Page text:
“He’s made this franchise relevant,” LeBron James said.
Still, that has translated to only two playoff appearances for Walker, both first-round losses. Charlotte landed in the lottery the last two years and has a 55% chance to return there this season, according to 538. The Hornets are capped out with unappealing contracts, so significant progress soon seems unlikely.
But with All-Star Weekend behind him, the last All-Star left in Charlotte is focused on a stretch run with the Hornets.
“That’s what we do,” Walker said. “We play basketball. And for us, if we really want to make a push, we’ve just got to be locked in. So, I’ll try to my best to get some rest, recover a little bit from this weekend and keep it going.”
CHARLOTTE – Giannis Antetokounmpo walked into his post-All-Star press conference, held the door open for two of his brothers then pulled two chairs from behind the backdrop.
“We’ll make this family-oriented,” Antetokounmpo as he unfolded the chairs and placed them at the podium.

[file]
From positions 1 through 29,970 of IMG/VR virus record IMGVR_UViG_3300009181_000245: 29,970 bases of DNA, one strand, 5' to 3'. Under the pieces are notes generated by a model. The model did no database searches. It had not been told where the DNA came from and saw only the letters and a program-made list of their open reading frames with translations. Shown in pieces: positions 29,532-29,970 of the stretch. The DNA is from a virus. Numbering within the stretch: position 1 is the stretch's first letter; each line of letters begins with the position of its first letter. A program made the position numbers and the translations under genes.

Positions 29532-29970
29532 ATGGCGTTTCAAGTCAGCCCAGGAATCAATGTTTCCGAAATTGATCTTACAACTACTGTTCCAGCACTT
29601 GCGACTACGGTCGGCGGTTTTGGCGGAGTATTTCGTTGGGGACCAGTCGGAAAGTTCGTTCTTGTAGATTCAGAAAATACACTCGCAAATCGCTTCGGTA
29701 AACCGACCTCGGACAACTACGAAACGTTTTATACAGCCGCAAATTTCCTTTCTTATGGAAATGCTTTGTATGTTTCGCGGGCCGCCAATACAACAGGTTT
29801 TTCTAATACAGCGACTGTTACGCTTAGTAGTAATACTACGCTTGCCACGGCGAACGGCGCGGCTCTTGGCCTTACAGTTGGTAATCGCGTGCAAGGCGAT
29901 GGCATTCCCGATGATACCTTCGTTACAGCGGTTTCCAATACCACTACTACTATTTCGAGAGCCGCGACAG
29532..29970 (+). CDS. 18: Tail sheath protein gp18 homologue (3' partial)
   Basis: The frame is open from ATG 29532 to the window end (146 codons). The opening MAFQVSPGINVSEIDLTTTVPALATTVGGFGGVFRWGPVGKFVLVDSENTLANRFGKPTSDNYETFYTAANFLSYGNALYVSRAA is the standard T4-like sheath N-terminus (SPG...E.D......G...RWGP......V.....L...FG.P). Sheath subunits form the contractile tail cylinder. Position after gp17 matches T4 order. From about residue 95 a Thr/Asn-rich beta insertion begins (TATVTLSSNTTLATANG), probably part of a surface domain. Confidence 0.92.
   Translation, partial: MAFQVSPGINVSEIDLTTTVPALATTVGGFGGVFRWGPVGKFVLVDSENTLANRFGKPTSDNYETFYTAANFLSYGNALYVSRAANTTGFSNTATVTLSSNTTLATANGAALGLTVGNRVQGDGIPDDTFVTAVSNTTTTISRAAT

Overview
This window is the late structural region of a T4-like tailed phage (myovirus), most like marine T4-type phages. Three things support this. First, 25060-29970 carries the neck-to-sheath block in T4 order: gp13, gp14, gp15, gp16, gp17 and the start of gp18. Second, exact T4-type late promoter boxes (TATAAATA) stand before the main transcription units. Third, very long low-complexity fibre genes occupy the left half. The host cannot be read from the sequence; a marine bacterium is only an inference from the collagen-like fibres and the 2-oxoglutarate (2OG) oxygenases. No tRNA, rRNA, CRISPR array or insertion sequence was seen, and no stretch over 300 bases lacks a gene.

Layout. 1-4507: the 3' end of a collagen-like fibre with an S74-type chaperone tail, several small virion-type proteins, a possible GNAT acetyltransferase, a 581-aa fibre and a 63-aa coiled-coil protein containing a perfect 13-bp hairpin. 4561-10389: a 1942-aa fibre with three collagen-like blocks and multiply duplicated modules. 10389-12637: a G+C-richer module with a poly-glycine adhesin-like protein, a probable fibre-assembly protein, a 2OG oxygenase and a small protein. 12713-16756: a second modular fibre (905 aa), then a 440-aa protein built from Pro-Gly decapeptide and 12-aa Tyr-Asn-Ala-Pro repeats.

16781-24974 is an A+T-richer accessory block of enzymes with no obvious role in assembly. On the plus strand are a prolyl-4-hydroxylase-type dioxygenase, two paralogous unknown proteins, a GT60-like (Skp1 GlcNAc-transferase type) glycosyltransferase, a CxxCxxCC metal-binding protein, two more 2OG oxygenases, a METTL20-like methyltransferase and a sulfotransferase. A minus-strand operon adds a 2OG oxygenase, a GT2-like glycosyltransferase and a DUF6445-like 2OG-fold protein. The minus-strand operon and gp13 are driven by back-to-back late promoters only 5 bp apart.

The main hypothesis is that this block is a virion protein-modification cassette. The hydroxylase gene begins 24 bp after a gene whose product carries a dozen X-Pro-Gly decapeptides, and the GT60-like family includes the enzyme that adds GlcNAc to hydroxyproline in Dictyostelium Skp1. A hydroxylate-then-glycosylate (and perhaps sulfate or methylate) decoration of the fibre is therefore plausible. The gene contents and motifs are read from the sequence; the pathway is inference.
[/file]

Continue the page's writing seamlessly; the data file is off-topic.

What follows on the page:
Antetokounmpo couldn’t play with his brothers in the actual All-Star game, but he came as close as he could to making that family-oriented, too. Antetokounmpo has stressed camaraderie within the Bucks, and he and Milwaukee teammate Khris Middleton surged together last night.
Antetokounmpo (38 points) and Middleton (20 points) combined for 58 points – the second-most ever by teammates in an All-Star game. The record is 60 points by former Heat teammates LeBron James (36 points) and Dwyane Wade (24 points) in the 2012 All-Star game.
At one point last night, Antetokounmpo and Middleton were outscoring LeBron’s entire team, 28-26. Antetokounmpo and Middleton each assisted each other a couple times, as Middleton acclimated quickly in his first All-Star game. But they cooled off just enough to miss on the teammate record.
Here’s every pair of teammates to score at least 50 combined points in the All-Star game: